Thursday, March 25, 2010


"Over the past decade, the U.S. maternal mortality rate has nearly doubled, with about 500 women dying of pregnancy-related complications each year. That’s a tiny percentage of the 4 million American women who give birth annually. But what’s shocking is that among industrialized countries, the U.S. ranks an abysmal 41st on the World Health Organization’s list of maternal death rates, behind South Korea and Bosnia—yet we spend more money on maternity care than any other nation."

When one is thinking of babies, it is only natural to picture an exhausted, delighted mother cradling the newborn babe to her breast. Unfortunately, the stark reality of what is happening in the United States is that too many men are left to take care of funerals and nighttime feedings on their own. There are many factors that are causing this rate of death for new moms, and yet the reality is that in this country we are seeing too many pregnancies ending in devastation.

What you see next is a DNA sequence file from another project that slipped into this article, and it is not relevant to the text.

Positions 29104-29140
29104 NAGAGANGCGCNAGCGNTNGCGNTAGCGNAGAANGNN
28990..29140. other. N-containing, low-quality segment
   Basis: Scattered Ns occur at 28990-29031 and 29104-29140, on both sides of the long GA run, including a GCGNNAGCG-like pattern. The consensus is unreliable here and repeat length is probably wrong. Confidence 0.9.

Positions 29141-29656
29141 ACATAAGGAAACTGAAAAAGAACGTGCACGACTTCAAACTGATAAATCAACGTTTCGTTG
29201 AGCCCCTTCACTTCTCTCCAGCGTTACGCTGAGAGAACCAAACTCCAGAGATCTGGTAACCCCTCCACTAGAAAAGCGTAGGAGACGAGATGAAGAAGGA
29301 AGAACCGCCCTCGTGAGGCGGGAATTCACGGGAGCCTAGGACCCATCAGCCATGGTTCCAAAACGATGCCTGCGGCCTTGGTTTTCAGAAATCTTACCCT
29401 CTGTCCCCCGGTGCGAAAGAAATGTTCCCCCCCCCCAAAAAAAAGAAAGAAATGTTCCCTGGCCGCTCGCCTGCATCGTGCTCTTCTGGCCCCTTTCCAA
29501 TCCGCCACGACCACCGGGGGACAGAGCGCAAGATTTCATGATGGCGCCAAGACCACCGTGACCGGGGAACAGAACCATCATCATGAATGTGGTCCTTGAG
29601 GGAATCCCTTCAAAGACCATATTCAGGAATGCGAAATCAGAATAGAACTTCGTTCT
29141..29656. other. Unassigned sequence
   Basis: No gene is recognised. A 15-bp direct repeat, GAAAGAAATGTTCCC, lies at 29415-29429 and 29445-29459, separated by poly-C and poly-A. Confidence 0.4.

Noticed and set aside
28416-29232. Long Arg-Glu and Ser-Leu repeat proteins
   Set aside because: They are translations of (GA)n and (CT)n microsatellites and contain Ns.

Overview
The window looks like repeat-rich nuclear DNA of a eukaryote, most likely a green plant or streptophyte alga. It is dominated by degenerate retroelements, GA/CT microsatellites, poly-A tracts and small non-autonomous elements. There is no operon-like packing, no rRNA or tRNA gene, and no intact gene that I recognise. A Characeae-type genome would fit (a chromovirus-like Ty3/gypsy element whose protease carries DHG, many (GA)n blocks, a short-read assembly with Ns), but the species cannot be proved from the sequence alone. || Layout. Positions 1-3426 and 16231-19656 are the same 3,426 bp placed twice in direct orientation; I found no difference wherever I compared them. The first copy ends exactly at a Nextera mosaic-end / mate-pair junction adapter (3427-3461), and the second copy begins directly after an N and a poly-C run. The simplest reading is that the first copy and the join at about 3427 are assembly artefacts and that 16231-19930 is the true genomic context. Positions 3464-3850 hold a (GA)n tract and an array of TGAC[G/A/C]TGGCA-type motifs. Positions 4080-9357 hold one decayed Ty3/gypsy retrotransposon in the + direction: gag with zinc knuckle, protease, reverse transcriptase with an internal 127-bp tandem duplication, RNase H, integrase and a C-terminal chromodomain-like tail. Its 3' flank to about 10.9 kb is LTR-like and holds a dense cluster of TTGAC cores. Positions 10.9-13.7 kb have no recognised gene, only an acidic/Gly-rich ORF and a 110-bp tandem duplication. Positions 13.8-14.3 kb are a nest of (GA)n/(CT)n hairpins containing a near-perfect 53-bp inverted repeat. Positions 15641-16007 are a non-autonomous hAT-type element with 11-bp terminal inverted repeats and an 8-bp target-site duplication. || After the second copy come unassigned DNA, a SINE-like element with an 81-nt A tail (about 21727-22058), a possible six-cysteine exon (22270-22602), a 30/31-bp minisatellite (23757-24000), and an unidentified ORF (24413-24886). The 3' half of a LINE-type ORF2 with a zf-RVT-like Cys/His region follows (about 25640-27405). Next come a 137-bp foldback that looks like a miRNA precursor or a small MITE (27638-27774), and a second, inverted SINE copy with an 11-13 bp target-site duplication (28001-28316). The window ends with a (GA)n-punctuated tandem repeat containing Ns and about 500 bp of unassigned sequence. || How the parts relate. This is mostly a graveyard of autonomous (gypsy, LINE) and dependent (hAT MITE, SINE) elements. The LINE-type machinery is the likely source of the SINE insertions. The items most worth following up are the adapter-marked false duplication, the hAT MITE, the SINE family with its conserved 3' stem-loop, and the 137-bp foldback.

If woman are waiting later to have babies, for whatever reason, then this age factor can impact the outcome of childbearing.

Being pregnant and going through childbirth is a marathon, for which the participates should be physically, emotionally and financially prepared. Sure, for most people it is an easy task to get pregnant, but the difficult journey is sometimes overlooked as something anyone can complete easily.

Take child bearing seriously, before deciding that it is time to bring another person into this world. Many times there are horrific outcomes, so at least consider all the possibilities and how prepared would you be to carry on without the mother of your child?

1 comment:

  1. A report by Save the Children found that, annually, 13 million children are born to women under age 20 worldwide. More than 90% of these births occur to women living in developing countries. Complications of pregnancy and childbirth are the leading cause of mortality among women between the ages of 15 and 19 in such areas, as they are the leading cause of mortality among older women.